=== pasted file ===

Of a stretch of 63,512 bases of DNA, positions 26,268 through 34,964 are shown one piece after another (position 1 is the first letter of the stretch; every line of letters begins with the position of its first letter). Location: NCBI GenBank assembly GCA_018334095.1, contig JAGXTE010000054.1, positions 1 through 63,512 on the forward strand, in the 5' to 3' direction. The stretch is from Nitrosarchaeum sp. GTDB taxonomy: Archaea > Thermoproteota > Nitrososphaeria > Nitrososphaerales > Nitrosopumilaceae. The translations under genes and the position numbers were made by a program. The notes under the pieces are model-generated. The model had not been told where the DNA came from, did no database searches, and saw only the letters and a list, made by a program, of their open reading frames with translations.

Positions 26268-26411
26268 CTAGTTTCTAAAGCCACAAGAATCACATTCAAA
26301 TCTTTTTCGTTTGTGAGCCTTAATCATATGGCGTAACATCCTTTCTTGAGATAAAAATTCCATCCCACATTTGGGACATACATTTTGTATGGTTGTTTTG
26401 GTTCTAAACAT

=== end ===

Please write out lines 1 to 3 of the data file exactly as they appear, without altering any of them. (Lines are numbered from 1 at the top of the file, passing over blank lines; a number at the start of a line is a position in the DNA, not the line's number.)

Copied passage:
Of a stretch of 63,512 bases of DNA, positions 26,268 through 34,964 are shown one piece after another (position 1 is the first letter of the stretch; every line of letters begins with the position of its first letter). Location: NCBI GenBank assembly GCA_018334095.1, contig JAGXTE010000054.1, positions 1 through 63,512 on the forward strand, in the 5' to 3' direction. The stretch is from Nitrosarchaeum sp. GTDB taxonomy: Archaea > Thermoproteota > Nitrososphaeria > Nitrososphaerales > Nitrosopumilaceae. The translations under genes and the position numbers were made by a program. The notes under the pieces are model-generated. The model had not been told where the DNA came from, did no database searches, and saw only the letters and a list, made by a program, of their open reading frames with translations.

Positions 26268-26411
26268 CTAGTTTCTAAAGCCACAAGAATCACATTCAAA